17-year-old Matthew Pressman first began programming when he was 11. Since then, Pressman has taken on a number of projects as lead programmer or electrical engineer. According to ReadWrite, Matthew’s latest initiative is ArtSquared, a device Pressman and other students built using an Atmel-powered Arduino board.
Essentially, ArtSquared is an assistive painting device for people with cerebral palsy that allows the user to move a paintbrush across a canvas with a remote joystick.
“Pressman and the six other teenagers who built Art Squared are part of a youth development organization called MOUSE that works with students across the country to learn and create with technology,” ReadWrite’s Selena Larson wrote in a recent article about young Makers.
“Last year, MOUSE partnered with United Cerebral Palsy of New York City so that students could develop projects geared to help people with the disease. After talking with an artist who was unable to paint due to her condition, Pressman and his team decided to build Art Squared to benefit artists everywhere.”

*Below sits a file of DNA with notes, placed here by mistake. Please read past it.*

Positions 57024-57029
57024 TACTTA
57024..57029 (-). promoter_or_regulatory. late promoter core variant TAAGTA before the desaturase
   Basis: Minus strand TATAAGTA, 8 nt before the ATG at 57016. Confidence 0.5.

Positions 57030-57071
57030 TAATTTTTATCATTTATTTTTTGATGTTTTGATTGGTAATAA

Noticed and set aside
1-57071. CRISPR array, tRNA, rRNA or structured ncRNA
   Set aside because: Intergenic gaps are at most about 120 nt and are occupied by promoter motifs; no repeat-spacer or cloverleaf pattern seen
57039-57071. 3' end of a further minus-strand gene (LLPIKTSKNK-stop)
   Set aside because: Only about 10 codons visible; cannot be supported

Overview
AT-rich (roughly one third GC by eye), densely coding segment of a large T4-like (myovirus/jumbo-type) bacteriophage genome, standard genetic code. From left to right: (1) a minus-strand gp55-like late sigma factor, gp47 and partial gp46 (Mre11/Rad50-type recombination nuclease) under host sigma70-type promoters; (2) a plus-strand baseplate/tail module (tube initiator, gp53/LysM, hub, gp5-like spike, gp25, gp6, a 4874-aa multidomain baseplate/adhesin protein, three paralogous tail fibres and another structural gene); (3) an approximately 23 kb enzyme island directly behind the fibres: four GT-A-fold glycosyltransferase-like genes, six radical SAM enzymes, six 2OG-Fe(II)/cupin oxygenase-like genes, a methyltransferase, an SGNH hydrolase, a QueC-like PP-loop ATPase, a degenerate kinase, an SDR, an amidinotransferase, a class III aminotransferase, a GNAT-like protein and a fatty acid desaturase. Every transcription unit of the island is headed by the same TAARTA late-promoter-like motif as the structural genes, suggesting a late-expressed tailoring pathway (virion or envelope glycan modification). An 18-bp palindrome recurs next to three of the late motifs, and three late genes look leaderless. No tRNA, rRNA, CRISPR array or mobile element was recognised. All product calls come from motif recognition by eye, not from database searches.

So what’s next for Pressman and ArtSquared? Well, Matthew says his team’s next step will be to make the project plans available as an open source platform over the few months so that anyone can build the $150 ArtSquared.
“We’re just going to see if we can work on it after school on a Thursday or something,” Pressman told ReadWrite. “We really want to make it accessible to everyone.”